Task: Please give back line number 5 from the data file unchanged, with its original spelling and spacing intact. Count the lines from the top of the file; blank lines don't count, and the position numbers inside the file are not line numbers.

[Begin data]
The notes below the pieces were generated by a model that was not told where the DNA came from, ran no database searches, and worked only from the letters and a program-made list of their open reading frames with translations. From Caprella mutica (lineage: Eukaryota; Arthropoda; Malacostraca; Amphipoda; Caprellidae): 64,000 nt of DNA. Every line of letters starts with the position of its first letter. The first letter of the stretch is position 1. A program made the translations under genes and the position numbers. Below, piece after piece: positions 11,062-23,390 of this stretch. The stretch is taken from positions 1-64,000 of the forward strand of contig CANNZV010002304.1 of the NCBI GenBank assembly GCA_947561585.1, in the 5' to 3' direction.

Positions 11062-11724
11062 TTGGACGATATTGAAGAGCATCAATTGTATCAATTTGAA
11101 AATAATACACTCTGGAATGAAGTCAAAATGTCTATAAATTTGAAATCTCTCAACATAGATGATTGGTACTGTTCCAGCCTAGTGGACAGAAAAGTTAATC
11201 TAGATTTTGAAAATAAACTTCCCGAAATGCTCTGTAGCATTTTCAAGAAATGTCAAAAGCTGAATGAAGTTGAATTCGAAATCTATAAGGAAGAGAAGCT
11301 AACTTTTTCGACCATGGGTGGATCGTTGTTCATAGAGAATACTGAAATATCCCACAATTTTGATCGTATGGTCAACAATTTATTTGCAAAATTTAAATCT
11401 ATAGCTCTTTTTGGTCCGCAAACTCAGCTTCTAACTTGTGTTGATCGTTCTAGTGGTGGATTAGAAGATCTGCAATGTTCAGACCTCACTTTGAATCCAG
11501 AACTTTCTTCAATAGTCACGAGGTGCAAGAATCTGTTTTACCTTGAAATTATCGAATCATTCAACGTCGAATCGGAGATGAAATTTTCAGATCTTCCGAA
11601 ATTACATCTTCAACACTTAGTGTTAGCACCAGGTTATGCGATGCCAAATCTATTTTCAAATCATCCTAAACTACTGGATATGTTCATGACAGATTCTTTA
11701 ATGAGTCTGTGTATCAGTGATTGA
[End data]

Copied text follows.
11201 TAGATTTTGAAAATAAACTTCCCGAAATGCTCTGTAGCATTTTCAAGAAATGTCAAAAGCTGAATGAAGTTGAATTCGAAATCTATAAGGAAGAGAAGCT